The Hopper House in Upper Saddle River was built in 1739 and is a prime example of a Dutch stone house and farm. Included is the original "out kitchen" and privy as well as the Tice barn that was disassembled and moved to the site in 1999.  In the picture the original house is the tiny,white section on the left , with the main house added on in the 1800's. One young kid in the group commented: "You mean even in the winter, they had to go outside to the bathroom?"  Life was hard, whether you were talking about cooking, heating the house, making clothes or doing the farm work. Good thing they didn't have TV because nothing would have gotten done and besides the tiny hard furniture didn't even have a recliner option. What would Tim say? See here.

The Schoolhouse Museum, Ridgewood

The Old Schoolhouse was my last stop-used from 1875 to 1905 and outfitted now with the old desks and a dunce hat perched on a high stool in the corner.  A list of teacher duties included cleaning the chimney and bringing in water from the well. If you got married, you were fired. You were urged to save part of your salary, so as not to be a burden on society, once you stopped teaching. (So that's where Governor Christie gets his pension system ideas!)

I totally enjoyed the tour and was not alone. It was labeled a success by the organizers, attracting over a 100 visitors. Here are my suggestions for future events:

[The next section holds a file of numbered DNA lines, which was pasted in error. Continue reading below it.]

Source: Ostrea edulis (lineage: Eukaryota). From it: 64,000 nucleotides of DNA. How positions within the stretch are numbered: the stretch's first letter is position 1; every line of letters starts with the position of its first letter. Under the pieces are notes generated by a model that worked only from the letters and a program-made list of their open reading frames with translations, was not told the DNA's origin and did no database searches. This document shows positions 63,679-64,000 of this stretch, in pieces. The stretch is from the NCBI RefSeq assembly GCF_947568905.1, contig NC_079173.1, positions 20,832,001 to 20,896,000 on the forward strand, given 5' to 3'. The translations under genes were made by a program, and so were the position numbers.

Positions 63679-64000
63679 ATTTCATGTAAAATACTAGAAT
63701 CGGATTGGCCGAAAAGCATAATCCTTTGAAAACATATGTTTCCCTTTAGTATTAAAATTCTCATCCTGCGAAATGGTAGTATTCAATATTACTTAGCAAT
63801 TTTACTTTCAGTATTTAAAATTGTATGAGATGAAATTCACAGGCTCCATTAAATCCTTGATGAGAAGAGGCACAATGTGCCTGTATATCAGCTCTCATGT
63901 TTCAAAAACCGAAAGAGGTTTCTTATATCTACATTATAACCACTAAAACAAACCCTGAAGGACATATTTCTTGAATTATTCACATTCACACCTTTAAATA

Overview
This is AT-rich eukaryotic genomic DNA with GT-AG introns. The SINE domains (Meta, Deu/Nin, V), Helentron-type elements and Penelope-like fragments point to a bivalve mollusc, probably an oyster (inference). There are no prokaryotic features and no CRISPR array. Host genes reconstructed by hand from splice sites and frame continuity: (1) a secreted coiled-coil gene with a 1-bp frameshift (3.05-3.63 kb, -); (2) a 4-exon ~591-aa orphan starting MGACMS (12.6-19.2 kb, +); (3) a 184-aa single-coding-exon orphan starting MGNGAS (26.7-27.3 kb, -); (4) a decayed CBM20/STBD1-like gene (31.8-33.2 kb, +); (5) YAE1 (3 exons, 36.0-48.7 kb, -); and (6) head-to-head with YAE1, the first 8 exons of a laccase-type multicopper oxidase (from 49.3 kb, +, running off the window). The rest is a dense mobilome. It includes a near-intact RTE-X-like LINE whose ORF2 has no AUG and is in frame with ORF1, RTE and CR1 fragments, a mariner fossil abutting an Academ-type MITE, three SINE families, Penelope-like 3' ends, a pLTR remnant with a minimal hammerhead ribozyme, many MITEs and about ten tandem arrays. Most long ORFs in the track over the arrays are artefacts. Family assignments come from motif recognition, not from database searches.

1. Get rid of the cranky old lady. Most docents were fun and interesting, but at least one was exhausted and annoyed from the beginning. I know they're dedicated unpaid volunteers, but this one lamented: "I've already given this talk 10 times and it's only noon." I ignored her tone and responded,"Must be exciting to have such a great turnout."  She glared at me with the Ghost of the Hermitage evil eye and rebuked me for standing too close to the wallpaper.  
  2. Definitely repeat the bake sale at the Fell house--yummy cinnamon bread and the cookout at the Hooper Goetschius house--hot dogs with sauerkraut. Worthy of a Homer Simpson drool:
  3. Sauerkraut- ullllllgllglglgl
  4. Order up the same perfect weather- sunny, warm, gorgeous. Everything green and flowering and if you stuck to the back roads and avoided Route 17, you could almost feel like you were in the history bubble.      
  5. Mark the sites with big signs or balloons or flags flying. Some were festive, but others looked like you might have skimmed the newspaper article too quickly and showed up on the wrong day.
  6. Ditch the map and make it a cellphone scavenger hunt game. Have Stray Boots set it up as a Northern NJ game zone. (shameless plugging here for my favorite start up: